By Dr Anthony Geraghty
Last updated 2011-02-17
The 'Warrant' design was probably draughted in the winter of 1674-75. In this design Christopher Wren deliberately responded to the criticisms levelled against the 'Greek Cross' and 'Great Model' designs. The plan was now longitudinal, nave and choir flanked by lower aisles, and with the towers and spire evoking the silhouettes of medieval England. Crucially the architectural style, remained classical.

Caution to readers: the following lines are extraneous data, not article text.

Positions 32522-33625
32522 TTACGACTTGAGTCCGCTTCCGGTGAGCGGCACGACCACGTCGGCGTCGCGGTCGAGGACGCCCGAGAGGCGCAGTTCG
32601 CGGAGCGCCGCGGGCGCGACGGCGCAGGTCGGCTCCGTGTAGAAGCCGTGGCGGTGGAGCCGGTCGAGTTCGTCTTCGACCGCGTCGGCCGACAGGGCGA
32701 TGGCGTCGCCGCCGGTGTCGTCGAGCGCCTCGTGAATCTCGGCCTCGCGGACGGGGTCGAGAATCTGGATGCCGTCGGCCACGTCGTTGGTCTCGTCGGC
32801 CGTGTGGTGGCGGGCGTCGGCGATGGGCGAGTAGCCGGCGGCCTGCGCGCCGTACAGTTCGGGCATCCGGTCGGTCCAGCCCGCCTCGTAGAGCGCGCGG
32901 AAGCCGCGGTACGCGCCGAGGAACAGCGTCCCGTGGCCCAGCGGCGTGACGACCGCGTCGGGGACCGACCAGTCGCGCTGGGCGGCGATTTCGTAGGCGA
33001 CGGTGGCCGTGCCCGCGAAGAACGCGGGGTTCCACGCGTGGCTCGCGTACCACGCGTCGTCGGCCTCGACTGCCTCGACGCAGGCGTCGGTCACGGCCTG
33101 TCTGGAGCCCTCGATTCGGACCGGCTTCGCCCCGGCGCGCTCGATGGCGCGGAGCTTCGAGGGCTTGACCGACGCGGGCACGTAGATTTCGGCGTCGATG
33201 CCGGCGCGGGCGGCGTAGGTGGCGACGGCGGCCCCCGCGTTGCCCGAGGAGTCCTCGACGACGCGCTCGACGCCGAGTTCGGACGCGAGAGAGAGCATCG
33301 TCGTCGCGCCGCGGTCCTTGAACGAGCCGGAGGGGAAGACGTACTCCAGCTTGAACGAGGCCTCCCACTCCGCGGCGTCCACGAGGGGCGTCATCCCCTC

The 'Warrant' design was approved by Charles II, and work began in the summer of 1675. But Wren was able to realise some, if not all, of his artistic vision, as the king (Wren's son recounts) 'was pleas'd to allow the liberty in the Prosecution of his work, to make some variations, rather ornamental, than essential, as from Time to Time he should see proper'. Wren fully exploited this license to the full and the cathedral that began to rise in the summer of 1675 was, by the time of its completion, substantially different from the 'Warrant' design in almost every respect.
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